By Andrew Peterson
I recently had the opportunity to attend the SOA’s Investment Symposium event held in New York in mid-March (co-sponsored by PRMIA). For the last two years, this conference has included a specific track of retirement focused sessions, so I was quite interested to see what was being presented and how many people attended. Overall the event was very well done and the retirement track featured a high-caliber of speakers including Bob Merton (a Nobel Prize winning economist at MIT), Olivia Mitchell (executive director of the Pension Research Council) and others.
While there were many interesting ideas, I found the luncheon speech by Emanuel Derman, a professor at Columbia and author of “Models Behaving Badly” (2011) and “My Life as a Quant: Reflections on Physics and Finance” (2004), to be quite interesting. His presentation was based on his most recent book and focused on his views about our modes of understanding in a world where we seem to be enamored by the concept of “big data.”
The concept of analyzing “big data” is being thrown around a lot these days—whether in the context of focused marketing, in setting more precise insurance rates or even in targeting voters for the recent U.S. presidential elections. What I found interesting was his skepticism towards the current view that with computer-aided analysis of patterns in big data, the traditional methods of discovering truth will be replaced in the areas of medicine and social sciences. However, Professor Derman suggested that we need to remember and hold on to the key modes of understanding that have been reflected through-out the centuries. He listed these as:
- Intuition: Here he described the work of scientists like Kepler, Newton and Einstein who used their intuition to develop theories that were based on careful observation and painstaking effort. In this context he described intuition as a merging of the observer with the observed.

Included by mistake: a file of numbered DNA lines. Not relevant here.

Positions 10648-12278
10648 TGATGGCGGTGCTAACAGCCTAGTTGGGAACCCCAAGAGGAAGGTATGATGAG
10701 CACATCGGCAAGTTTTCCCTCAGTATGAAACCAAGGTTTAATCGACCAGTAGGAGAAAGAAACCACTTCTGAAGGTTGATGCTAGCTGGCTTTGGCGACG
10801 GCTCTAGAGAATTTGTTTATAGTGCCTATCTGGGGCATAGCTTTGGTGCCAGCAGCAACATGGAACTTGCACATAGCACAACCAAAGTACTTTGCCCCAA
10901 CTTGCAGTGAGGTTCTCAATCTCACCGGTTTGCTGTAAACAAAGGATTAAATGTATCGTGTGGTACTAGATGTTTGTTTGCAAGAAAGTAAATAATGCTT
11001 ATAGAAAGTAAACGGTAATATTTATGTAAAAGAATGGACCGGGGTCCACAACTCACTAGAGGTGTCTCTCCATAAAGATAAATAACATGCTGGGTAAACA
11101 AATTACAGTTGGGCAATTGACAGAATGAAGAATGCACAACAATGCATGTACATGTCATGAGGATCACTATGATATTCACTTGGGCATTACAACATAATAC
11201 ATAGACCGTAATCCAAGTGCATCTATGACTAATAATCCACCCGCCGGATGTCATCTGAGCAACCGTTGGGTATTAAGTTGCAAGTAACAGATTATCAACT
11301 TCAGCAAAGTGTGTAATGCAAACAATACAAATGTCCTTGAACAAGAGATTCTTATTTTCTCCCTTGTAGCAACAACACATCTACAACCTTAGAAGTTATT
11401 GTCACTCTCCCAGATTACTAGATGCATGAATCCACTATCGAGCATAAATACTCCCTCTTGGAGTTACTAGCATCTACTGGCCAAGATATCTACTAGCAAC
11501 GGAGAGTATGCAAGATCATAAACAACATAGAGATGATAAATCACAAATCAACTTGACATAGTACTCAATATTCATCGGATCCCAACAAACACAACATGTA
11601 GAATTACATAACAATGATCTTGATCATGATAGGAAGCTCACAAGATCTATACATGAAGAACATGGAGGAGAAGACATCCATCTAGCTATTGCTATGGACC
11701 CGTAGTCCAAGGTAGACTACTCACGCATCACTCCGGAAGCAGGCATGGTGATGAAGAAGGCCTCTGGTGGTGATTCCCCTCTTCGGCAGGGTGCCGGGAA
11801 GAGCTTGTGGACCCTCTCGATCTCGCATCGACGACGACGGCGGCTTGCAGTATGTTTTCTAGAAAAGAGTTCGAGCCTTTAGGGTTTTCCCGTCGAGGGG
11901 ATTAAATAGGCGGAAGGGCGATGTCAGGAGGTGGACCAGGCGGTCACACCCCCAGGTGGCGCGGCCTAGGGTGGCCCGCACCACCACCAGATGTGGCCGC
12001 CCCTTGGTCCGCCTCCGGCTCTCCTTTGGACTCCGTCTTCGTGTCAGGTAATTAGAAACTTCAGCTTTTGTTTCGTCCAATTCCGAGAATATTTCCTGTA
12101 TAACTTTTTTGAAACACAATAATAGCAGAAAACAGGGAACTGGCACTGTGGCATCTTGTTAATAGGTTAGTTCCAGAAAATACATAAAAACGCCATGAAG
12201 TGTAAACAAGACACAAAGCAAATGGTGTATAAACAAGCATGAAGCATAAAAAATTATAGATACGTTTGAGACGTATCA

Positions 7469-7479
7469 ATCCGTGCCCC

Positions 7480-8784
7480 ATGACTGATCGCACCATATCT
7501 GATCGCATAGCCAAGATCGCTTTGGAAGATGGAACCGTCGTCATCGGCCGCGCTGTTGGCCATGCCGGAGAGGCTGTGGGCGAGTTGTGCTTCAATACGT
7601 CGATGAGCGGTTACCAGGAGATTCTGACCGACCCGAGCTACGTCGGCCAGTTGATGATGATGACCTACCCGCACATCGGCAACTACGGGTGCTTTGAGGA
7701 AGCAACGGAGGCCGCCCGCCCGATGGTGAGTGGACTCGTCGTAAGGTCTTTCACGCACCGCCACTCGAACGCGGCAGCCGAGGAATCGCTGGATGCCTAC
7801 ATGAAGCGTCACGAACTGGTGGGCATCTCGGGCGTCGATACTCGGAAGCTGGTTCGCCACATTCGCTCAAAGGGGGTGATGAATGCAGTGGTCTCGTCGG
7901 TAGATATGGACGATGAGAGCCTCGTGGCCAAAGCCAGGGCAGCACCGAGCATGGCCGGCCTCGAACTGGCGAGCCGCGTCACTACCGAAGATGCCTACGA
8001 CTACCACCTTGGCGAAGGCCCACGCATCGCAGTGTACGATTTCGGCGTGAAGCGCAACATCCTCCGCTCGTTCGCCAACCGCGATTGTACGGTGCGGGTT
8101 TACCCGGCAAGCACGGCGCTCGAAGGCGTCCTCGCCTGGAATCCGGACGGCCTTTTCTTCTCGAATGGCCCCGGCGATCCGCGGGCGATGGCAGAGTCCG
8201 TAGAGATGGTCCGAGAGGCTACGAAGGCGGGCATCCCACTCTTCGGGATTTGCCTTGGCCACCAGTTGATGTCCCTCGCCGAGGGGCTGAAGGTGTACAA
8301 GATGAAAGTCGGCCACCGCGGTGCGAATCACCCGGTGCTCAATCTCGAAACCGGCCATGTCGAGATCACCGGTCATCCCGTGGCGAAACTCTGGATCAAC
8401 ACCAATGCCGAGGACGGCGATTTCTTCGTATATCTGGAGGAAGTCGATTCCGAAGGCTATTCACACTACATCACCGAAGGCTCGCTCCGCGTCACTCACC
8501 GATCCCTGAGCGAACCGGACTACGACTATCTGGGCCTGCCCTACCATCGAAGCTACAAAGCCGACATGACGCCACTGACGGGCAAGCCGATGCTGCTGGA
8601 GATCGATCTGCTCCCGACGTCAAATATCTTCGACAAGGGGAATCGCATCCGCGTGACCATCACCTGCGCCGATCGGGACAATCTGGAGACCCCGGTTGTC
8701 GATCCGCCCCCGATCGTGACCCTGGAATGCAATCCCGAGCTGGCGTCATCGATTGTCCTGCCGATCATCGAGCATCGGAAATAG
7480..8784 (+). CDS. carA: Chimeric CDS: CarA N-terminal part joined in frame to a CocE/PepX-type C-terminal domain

- Theories: These are “deep descriptions of the laws of the world” and according to Derman can be right, partially right or totally wrong. Theories are not analogies—they just “are.”
- Models: A model compares something that we don’t understand to something we do. Unlike theories, models are analogies. Black-Scholes option pricing is a model, which is useful to a point, but it is not fact.
- Data & Statistics: This involves the analysis behind big data—using statistics to find past tendencies and correlations in data. But correlation does not imply causation and often people falsely assume that past trends will persist.
The key point made by Professor Derman, as I understood it, is that while using statistical analysis is important and helpful, the three other modes: intuition, theories and models, are necessary to evaluate the results provided through any big data analysis to evaluate cause and interpret results. As I think about this and the application for actuaries working with retirement plans, I believe there are several application points. We receive lots of data points as actuaries, yet we need to use our skills of intuition to evaluate what is important in interpreting results. In addition, it is important not to simply accept results we get from a model (e.g., valuation program) without testing and evaluating whether it fits with our intuition and other relevant data points. Two specific examples for pension actuaries come to mind:
- As we set future economic assumptions, we have significant amounts of historical data that can be analyzed for averages, statistical correlations, variance, etc. Yet simply using the past as a guide for the future may not be the best as we need to add our own intuition about how the future may differ from the past—due to changing economic situations, demographic trends, shifting global economy, etc.
- In developing mortality assumptions, we have typically relied on actual past historical experience to predict future mortality rates, perhaps with an additional improvement factor included. Today we have more sophisticated models that can blend past actual experience with future expectations based on our input and best estimates. We need to combine what those models can do with new sources of information telling us how mortality rates are or aren’t improving depending on the particular demographic or socioeconomic group involved.
This all sounds complex doesn’t it? Yet, this is ultimately a risk management exercise that allows us as actuaries to blend our quantitative analysis with our critical thinking skills…and hopefully that is the key reason we became actuaries.
If you have thoughts or comments on this column, feel free to contact me at the SOA.
Andrew Peterson, FSA, EA, MAAA is staff fellow, retirement systems at the Society of Actuaries headquarters in Schaumburg, Ill. He can be reached at firstname.lastname@example.org.